Taiwanese factories moving to Taoyuan as China-US trade war heats up
TAIPEI (Taiwan News) -- As the trade war between the U.S. and China looks to continue to ramp up, Taiwanese tech companies are starting to pull out of China and shift production to the northern Taiwanese city of Taoyuan, according to a report by Bloomberg.
Though Taoyuan had suffered from a flight of industries to China over the decades, like the rest of Taiwan, the trend appears to be reversing as Taiwanese companies scramble to try to dodge current and potential future tariffs on tech gadgets made in China. Many Taiwanese companies are choosing Taoyuan because of the proximity of Taiwan's largest international airport, the Taiwan Taoyuan International Airport, and existing facilities at their disposal.
Three major Taiwanese tech suppliers, including iPhone assembler Pegatron Corp (和碩), laptop maker Compal Electronics Inc. (仁寶), and Apple Supplier Inventec (英業達) are all shifting manufacturing to Taoyuan, according to Bloomberg. Meanwhile, Quanta Computer Inc. released a statement earlier this month about the company’s decision to acquire an 11,000-ping property in Taoyuan’s Guishan District, adjacent to its headquarters, at a price of NT$4.28 billion (US$137 million) from a subsidiary of CENPRO Technology (中環科技).
Quanta is not only moving its supply chain of high-end products back to Taiwan, but the company is also shifting its focus to the development of consumer products in areas of smart medical care, smart manufacturing, and smart household along with the establishment of a new AI research center, announcedcompany Chairman Barry Lam (林百里) earlier this month.
In an interview with the Wall Street Journal, Trump indicated that if a deal cannot be had with Chinese President Xi Jinping at the G20 summit in Buenos Aires this Friday and Saturday, he is willing to slap tariffs on the remaining lot of $267 billion Chinese products imported into the U.S. He also said that Americans could "very easily handle" a 10 percent tariff on Apple products imported from China.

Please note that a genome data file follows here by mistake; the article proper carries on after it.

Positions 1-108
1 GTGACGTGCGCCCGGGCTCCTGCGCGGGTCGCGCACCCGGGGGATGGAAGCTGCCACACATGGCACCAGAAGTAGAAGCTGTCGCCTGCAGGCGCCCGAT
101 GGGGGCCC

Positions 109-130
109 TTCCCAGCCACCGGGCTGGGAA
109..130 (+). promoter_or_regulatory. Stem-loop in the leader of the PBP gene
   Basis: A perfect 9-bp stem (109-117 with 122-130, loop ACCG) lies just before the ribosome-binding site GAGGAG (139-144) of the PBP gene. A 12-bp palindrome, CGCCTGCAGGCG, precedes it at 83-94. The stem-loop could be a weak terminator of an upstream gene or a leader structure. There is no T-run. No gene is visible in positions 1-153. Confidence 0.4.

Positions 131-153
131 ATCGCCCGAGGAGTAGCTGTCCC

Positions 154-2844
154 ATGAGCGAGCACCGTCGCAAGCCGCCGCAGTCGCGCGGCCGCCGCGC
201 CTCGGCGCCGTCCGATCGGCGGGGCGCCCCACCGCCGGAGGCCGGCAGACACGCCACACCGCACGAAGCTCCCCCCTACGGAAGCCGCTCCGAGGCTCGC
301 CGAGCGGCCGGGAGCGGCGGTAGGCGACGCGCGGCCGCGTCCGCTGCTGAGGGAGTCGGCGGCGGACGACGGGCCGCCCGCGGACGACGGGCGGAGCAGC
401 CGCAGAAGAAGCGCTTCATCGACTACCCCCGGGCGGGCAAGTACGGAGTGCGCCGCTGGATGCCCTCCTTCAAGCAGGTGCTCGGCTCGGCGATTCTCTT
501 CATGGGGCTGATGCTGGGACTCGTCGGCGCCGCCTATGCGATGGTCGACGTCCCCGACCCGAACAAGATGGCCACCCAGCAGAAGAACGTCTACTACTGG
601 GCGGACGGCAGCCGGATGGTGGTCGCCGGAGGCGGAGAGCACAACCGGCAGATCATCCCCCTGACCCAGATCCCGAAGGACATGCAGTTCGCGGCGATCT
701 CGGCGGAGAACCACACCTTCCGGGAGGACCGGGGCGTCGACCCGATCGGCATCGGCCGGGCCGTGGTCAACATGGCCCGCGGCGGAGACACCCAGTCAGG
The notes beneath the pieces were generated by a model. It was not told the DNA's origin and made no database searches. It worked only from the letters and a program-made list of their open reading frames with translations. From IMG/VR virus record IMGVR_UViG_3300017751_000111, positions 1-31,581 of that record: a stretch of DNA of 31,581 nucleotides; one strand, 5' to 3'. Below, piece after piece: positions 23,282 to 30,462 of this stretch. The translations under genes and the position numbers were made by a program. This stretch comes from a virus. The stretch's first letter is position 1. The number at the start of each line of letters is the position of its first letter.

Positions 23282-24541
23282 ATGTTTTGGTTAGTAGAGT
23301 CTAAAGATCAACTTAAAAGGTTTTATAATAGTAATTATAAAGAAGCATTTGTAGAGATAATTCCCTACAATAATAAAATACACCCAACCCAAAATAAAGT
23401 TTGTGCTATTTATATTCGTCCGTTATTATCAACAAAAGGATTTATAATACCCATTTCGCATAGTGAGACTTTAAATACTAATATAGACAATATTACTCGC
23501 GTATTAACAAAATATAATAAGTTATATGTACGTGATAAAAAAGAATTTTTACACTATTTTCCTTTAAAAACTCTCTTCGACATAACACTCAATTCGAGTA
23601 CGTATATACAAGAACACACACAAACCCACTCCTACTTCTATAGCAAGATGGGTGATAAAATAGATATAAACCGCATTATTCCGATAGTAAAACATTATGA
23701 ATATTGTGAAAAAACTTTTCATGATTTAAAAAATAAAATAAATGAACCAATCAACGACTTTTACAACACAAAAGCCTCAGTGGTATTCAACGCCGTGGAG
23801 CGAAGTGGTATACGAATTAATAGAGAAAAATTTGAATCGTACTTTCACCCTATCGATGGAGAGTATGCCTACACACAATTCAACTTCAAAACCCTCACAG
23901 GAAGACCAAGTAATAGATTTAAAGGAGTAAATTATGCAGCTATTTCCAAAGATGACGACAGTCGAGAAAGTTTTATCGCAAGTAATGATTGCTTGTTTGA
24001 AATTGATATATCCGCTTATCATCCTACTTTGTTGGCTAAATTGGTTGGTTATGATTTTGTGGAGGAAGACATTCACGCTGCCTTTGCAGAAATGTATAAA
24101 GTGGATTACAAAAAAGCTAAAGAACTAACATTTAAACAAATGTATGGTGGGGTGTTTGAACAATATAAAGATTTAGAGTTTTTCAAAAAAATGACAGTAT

Because 15 of the 20 largest exporters from China to the U.S. in 2016 were run by Taiwan companies, according to Chinese customs data cited by Bloomberg, they will feel the bite of the tariffs and seek the quickest way to gain relief.
Taiwanese companies will seek to shift their production away from China to avoid the tariffs and because building new plants from scratch would require a massive investment, many are finding their home base in Taiwan to be safe havens. "There are still a lot of uncertainties surrounding a trade war, so companies tend to first add capacities in their existing facilities in Taiwan instead of spending a lot to build new plants,” said Barclay economist Angela Hsieh to Bloomberg.
Elton Yang, chief financial officer of Quanta, which is based in Taoyuan, echoed this sentiment when he told reporters on Nov. 13, "The fastest way is to add capacity in existing facilities. Looking for new land and building new facilities elsewhere will be too slow."
Seeing the opportunity to lure Taiwanese firms back to the city as the trade war heats up, Taoyuan officials have been collaborating with real estate agents to help Taiwanese companies find land. The report cited officials as saying that there were 30 percent more companies seeking help in finding land from the start of the year to September.
From January to September, Taoyuan sold more industrial land and factories than any other city in Taiwan, according the Taiwanese real estate firm Sinyi. Sinyi manager Michael Wang told Bloomberg that more land is available in Taoyuan and it is easier to acquire than Hsinchu, while being cheaper than Taipei.